## How Do Molecules Know

Shortcut connections between vertices are of little use if a particle in the hemocoel does not know where to go. How does a particle, lacking a nervous system and a topological map of the hemocoel in its brain know the most direct route?

We can modify a two-dimensional square lattice where each vertex joins its four nearest neighbors. To this lattice we add long distance connections, but not merely at random. We rank each edge connecting two vertices to all possible destinations as we would a shortcut edge. We rank each edge based on its distance from the source vertex. Now, the probability of choosing a vertex, d, is proportional to dr where r is an additional parameter of the model. If we set r equal to zero, then we choose destinations at all distances from d with equal probability, so our model just becomes a two-dimensional version of Watts and Strogatz's model. However, if r is large, then our omniscient molecule has appreciable chances of choosing only nearby destinations, so the structure of our starting lattice barely changes. The threshold value is when r = 2. At this point, the probability now obeys an inverse square law (Ref: Routing).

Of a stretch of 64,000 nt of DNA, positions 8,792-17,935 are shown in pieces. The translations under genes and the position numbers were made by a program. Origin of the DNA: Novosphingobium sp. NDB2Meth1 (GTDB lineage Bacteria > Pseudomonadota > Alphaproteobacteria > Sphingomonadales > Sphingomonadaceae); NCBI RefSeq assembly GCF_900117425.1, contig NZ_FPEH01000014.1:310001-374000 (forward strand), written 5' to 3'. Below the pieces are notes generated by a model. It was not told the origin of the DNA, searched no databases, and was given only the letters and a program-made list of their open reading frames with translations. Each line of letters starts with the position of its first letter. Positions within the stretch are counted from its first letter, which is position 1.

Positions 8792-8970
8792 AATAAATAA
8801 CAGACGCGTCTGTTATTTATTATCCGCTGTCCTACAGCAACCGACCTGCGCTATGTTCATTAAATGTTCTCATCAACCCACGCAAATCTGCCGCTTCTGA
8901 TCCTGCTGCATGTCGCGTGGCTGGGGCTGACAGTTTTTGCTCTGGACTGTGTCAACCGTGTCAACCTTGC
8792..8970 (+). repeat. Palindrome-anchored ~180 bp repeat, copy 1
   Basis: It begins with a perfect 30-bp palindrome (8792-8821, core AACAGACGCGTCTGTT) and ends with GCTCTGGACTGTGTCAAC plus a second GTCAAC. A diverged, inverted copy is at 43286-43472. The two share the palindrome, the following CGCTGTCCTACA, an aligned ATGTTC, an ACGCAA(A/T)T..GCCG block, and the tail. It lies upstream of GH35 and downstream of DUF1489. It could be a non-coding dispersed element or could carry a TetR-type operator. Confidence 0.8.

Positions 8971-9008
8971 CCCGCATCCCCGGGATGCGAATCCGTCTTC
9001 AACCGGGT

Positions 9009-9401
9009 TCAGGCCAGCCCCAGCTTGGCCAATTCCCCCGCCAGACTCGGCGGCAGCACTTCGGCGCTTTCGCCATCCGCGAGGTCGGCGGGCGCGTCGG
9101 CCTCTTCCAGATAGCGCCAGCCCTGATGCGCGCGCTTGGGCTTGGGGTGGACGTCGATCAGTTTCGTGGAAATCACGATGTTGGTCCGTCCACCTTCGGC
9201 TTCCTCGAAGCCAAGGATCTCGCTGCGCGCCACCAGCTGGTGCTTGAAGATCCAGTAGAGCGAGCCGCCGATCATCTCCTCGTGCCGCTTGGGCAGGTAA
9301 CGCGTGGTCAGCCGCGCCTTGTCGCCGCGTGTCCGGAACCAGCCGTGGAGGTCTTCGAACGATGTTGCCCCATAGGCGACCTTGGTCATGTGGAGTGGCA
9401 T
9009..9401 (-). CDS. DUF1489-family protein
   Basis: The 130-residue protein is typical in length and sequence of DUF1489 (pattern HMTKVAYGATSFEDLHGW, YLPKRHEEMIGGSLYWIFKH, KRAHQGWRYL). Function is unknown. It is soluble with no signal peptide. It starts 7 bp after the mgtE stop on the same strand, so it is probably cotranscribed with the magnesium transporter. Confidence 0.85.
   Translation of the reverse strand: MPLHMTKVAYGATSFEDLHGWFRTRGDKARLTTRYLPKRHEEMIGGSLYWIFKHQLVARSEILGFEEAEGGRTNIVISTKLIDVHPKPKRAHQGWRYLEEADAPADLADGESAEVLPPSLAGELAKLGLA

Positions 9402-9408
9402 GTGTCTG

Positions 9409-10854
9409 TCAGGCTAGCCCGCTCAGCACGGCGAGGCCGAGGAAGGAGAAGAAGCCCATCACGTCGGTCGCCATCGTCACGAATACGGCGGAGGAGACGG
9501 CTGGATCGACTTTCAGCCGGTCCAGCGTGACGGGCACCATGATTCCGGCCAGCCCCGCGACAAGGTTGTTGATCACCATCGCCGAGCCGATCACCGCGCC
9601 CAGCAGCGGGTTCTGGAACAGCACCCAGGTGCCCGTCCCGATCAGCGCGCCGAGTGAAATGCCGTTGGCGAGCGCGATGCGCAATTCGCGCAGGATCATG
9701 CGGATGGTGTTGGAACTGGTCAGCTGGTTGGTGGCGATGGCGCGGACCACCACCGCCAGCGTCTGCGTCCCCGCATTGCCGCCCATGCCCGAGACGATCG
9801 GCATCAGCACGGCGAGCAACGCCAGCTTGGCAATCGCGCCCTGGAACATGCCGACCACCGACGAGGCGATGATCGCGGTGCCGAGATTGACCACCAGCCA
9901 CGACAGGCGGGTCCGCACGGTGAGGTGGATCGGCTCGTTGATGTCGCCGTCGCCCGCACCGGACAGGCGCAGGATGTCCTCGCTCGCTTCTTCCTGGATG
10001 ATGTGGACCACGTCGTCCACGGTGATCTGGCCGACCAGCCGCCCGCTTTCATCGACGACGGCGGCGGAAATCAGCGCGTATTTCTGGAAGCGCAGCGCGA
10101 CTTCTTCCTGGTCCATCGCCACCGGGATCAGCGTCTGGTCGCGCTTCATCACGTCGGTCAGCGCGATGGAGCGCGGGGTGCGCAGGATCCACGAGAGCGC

A greedy algorithm can solve such routings. To go from vertex a to vertex b, list all the edges emanating from a. Now choose the one edge taking us closest to b as a measured distance across the lattice. Then repeat the same procedure starting from our new vertex, again proceeding vertex by vertex, until we reach our destination.

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